Mac mini said to get Ion innards
Courtesy of Tom's Hardware comes the "confirmation" from "an Nvidia partner" that the long-awaited Mac mini upgrade is coming as soon as March, but that it won't be powered by either an Intel Core 2 Duo or a low-power Core i7.
And no, it won't be an AMD chip.
Instead, according to the rumor du jour, the Mac mini will be based upon Nvidia's Ion platform, and will have at its heart an Intel Atom processor.
The Atom is no speedster - but, then again, the Mac mini hasn't lived its life in the fast lane. The Atom 330 runs at 1.6GHz, has a 1MB L2 cache, and sits on a 533MHz frontside bus (FSB). Compare those specs to those of the current Mac mini and you'll see what we mean: a 1.83GHz or 2GHz Core 2 Duo, 2MB or 4MB L2 cache, and a 667MHz FSB.
But comparing the dual-core Atom 330 to a dual-core Core 2 Duo involves much more than mere speeds and feeds. The architecture of the Core 2 Duo is far more sophisticated than that of the Atom. For one thing - one major thing - the Atom 330 (neé Dual Diamondville) is an in-order processor while the Core 2 Duo uses Out-of-Order (OoO) processing.
Simply put, OoO execution allows a processor to intelligently manage its workflow in a way that prevents precious processing cycles being wasted while instructions wait for data. In-order processors are too dumb to do this, so they can frequently twiddle their digital thumbs while waiting for something to do.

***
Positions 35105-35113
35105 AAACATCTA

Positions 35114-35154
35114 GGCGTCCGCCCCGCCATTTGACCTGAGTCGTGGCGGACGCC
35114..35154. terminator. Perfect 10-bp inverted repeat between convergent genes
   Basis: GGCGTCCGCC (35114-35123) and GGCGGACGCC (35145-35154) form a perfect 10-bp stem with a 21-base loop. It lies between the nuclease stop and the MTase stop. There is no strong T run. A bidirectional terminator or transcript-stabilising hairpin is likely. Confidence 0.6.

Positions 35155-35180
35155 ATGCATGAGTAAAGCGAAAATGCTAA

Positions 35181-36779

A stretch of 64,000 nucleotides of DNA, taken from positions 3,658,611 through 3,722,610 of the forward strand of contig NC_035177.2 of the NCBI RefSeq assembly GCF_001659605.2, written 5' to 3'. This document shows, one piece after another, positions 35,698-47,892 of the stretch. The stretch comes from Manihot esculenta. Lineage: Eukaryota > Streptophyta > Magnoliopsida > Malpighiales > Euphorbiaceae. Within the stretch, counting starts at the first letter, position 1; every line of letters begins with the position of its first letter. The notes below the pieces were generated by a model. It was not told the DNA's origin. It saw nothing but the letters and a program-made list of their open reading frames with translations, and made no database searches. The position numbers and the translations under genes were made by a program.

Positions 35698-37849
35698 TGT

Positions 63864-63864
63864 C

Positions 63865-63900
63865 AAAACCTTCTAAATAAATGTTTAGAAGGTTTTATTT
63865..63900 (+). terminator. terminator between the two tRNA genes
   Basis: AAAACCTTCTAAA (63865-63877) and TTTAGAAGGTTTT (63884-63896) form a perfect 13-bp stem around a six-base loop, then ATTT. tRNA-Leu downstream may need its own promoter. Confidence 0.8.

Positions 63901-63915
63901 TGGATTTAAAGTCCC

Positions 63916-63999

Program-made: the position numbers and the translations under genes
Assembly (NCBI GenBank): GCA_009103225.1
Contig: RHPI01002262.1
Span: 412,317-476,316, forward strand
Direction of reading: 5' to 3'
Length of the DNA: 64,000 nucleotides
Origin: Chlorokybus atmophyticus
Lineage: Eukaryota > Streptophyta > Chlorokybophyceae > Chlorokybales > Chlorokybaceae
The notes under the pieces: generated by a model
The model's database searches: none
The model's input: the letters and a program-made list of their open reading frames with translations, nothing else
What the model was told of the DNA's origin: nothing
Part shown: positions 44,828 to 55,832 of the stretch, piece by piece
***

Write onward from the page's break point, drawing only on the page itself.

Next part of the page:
Again, Atom, in-order; Core 2 Duo, OoO. Or to put it another way, Atom, archaic; Core 2 Duo, modern.
That said, the Nvidia 9400M is no dog. What's more, Nvidia's CUDA technology allows the 9400M to unload some processing duties from the Atom in essentially the same way as will the OpenCL technology recently published by the Khronos Group and soon to appear in Apple's next operating system, Snow Leopard. That should help.
But would it help enough? Unlikely. CUDA and OpenCL aren't designed to replace a CPU with a GPU; they're designed to offload specifically highly parallel duties such as image and media processing.
The Atom was designed for low-end products such as netbooks, Ultra-Mobile PCs (UMPC), Mobile Internet Devices (MID), and the like. Asking it to carry a Mac on its back would be like asking Verne Troyer to give Yao Ming a piggyback ride.
Not that it couldn't be done - it's just that it might be as unpleasant an experience as that ride would be for Mr. Troyer and Mr. Ming. ®